Avoiding writers block when learning how to Write Piano Music

In the last article we looked at why you are composing for the piano. Now it’s time to start looking at how to start writing music for the piano – fantastic!

Straight away I want to tackle one of the biggest obstacles that many of my students come up against when seeking to compose – the blank piece of paper! Musicians are not immune from the disease that novelists call “writer’s block” – in fact, we suffer equally if not more so from it. Writers have a blank piece of paper, we have a blank set of black and white piano keys. Where on earth do we start?

Well, let me give you my 4 tips to avoiding composers’ block.

1. Pick the right tools for you

We live in an incredible age of choice – think of buying a mobile phone. You can have one that plays music, surfs the internet, works with apps. How smart do you want it to be? Do you want a Blackberry, an iphone, or do you just want one that you can talk into? The same choice is available to the contemporary composer. You can use everything from the latest most high tech recording equipment through to a simple piece of manuscript paper. You can record in audio or midi, you can notate on computer or by pencil or you can simply record ideas on your phone (however smart it happens to be!). Make the most of this – try as many of these things out as possible – see which one(s) work best for you. I have used (and still do use) all of these methods although my preferred is to record ideas down on a rough phone recording (my phone is not particularly smart!). The key thing is to find a tool which works for you.
benjamin dunnett music

2. Don’t Be A Perfectionist

If you are like me, you can easily fall into the trap of rubbishing lots of your ideas – don’t!! Get passed any perfectionist instinct you may have. When you have an idea just get it down (phone, paper, computer, etc..). Lots of my ideas will never get be heard by anyone except me, but they are often key parts of the creative process which leads to the final finished pieces.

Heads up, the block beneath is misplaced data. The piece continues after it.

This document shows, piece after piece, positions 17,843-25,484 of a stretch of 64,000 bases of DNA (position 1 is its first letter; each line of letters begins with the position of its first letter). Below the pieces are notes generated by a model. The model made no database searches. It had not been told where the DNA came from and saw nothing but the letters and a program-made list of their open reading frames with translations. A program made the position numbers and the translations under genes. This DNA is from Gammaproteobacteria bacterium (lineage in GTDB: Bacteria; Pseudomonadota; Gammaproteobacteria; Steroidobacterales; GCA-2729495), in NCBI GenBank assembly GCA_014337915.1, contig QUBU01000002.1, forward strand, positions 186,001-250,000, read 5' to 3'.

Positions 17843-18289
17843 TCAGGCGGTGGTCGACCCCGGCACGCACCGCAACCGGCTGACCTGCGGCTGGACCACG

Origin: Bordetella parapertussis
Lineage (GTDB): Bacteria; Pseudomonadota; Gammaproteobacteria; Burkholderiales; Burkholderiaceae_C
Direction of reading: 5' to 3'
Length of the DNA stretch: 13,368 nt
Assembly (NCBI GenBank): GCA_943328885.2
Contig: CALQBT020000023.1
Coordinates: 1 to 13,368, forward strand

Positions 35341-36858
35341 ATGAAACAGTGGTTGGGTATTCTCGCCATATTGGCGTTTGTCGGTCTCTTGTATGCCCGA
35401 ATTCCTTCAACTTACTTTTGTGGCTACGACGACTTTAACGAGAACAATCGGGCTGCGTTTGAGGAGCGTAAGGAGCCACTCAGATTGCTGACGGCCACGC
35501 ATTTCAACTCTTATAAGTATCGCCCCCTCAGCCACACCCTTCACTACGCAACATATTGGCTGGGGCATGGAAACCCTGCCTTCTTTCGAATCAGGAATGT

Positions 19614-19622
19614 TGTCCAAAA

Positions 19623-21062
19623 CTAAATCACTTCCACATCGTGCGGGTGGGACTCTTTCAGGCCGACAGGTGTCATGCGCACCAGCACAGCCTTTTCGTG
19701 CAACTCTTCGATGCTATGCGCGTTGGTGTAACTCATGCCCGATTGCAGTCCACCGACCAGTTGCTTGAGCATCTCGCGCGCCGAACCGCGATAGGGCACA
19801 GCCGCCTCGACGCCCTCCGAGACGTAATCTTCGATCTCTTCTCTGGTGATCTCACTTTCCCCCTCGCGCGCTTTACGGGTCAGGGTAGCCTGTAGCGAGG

3. Never Erase Anything

I use the mantra “No idea is a bad idea” – once you have jotted down an idea, don’t erase it or throw it away. Periodically, I listen to the ideas I’ve come up with over a period of weeks and months and it always amazes me how ideas that I’d previously forgotten about become key starting points for pieces of music. If I had erased these initial ideas then I would not have been able to produce the compositions that came from them.

4. A Little Bit a Day is Good For You

Some people say you must compose a bit every day, in the same way that they will say you must exercise every day. Others will tell you that you must only compose when you feel inspired to do so and you must exercise only when you want to. These patterns seem to be as much about personality type as a “one size fits all” method. Personally, I don’t find a religious devotion to daily composition particularly helpful, but I do recognize that a commitment to regular composing is a key component of successful composition. Whatever your personality type, some combination of committed regular composing and a willingness to take a break when your brain hurts is needed.

Going Forward

So, there we have it, my 4 stage process for avoiding writer’s block. Keep these in mind as we head into the next session where we are going to start to compose a melody.
If you wanting to find some piano music to further inspire you in your writing then Click Here for a free download of some of my piano tracks.